The recovery of the French property market is beginning to gain momentum, and there is no shortage of British people looking to buy. But in terms of property price rises, where is hot in France right now?
Maybe British people are trying to get in before Article 50 is triggered, or maybe some British “remainers” are demonstrating their commitment to Europe in a very practical way, but the numbers coming over to France to look for property right now are up, if local estate agents are to be believed.
Generally speaking, prices have either been falling or at best (for sellers) staying the same in France for the last eight years or so. Many British buyers have taken advantage of this recently, as well as the low interest rates available on French mortgages.
A new TGV launches in July, cutting the journey from Paris to Bordeaux to two hours, and this is surely going to prompt further price rises
Signs are there, however, that there are green shoots in the French property market, with many agents reporting healthy sales sheets during the last year. The latest news from the Notaires of France estimates that there was a rise in price of 0.5% during the last year and the forecast is that this will grow as this year progresses. Some say the price increase will be as much as 2.5% for houses and 2% for apartments.
All of this suggests that right now is a great time to buy in France. Many of us buy in France simply because we love the country, without any real wish to make a good investment. But buying now may well serve both causes: your own bolt hole in France and making money as the years progress.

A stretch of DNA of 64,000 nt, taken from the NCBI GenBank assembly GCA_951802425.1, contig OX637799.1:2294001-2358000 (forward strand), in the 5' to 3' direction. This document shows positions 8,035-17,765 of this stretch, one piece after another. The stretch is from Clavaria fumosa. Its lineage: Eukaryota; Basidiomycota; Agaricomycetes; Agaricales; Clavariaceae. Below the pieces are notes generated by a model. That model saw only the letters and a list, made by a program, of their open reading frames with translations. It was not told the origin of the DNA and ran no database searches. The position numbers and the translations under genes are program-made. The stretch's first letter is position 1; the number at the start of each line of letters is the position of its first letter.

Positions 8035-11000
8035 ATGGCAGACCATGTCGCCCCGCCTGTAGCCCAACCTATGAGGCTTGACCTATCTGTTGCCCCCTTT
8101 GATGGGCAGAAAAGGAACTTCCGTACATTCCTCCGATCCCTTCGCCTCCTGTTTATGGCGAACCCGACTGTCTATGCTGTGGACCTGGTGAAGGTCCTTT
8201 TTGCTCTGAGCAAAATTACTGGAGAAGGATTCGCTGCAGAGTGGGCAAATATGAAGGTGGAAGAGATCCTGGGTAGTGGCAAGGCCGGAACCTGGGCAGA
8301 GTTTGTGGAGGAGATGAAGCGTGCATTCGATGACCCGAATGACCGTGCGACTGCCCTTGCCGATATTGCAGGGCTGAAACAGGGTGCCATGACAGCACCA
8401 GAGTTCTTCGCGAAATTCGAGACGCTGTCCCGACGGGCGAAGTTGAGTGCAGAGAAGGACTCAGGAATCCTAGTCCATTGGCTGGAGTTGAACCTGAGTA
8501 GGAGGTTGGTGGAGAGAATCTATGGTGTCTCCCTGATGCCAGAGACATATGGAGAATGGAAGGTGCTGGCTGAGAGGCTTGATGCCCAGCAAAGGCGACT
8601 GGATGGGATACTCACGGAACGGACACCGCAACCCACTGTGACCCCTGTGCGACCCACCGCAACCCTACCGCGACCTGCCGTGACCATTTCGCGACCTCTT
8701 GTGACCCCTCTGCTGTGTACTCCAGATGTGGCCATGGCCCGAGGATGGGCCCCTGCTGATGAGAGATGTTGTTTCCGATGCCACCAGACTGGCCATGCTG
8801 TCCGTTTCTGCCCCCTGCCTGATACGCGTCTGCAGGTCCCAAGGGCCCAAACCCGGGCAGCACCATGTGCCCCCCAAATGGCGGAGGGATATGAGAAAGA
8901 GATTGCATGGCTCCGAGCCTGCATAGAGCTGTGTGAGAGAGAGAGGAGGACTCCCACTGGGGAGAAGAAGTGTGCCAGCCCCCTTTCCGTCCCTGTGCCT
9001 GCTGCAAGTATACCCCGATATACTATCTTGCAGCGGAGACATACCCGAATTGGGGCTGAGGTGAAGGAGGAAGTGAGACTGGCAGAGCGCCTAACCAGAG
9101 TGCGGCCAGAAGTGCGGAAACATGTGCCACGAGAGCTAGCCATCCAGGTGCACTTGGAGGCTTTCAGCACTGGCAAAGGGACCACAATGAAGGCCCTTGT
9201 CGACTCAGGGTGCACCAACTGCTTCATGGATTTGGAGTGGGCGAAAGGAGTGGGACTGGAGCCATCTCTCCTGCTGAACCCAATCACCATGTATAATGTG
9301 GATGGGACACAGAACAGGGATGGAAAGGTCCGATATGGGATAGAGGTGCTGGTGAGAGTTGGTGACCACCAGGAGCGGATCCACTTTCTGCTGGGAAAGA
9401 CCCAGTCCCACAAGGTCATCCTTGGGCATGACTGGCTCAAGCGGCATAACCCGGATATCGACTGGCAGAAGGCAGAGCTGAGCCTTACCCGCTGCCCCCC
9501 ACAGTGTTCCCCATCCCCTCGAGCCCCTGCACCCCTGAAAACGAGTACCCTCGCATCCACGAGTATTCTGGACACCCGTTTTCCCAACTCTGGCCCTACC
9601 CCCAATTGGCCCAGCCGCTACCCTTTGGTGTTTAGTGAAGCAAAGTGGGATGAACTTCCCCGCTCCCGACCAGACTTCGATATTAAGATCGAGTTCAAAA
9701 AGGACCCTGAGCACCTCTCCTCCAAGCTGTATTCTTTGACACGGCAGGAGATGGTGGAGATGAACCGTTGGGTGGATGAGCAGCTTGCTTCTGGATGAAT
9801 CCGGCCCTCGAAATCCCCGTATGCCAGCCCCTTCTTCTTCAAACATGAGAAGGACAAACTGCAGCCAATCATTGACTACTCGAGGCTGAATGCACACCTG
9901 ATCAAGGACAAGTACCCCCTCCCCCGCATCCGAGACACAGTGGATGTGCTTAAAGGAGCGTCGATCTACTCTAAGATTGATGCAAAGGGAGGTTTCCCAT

So what are the most popular areas and where can you still strike a bargain? The south west is ever popular, with the Aquitaine and Poitou Charente seeing an upsurge in sales. The area around Bordeaux has always been one of the favourites for expats and it is not just because of the wonderful wine. Bordeaux is a beautiful and thriving city, with year-round flights back to the UK and excellent transport links by motorway. A new TGV launches in July cutting the journey from Paris to two hours, and this is surely going to prompt further price rises. The countryside around is stunning and there are some wonderful villages and rivers in the Dordogne and the Charente.
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Further south, the Languedoc Roussillon is gaining in popularity. With very similar geography and climate to its more expensive neighbour, Provence, this area offers sun, sea, ski and proximity to Spain.
The cheapest properties are still to be found in the Limousin. There may not be quite as much sun as down south but prices are remarkably reasonable. You can still find a small house with outside space for well under €100,000 here.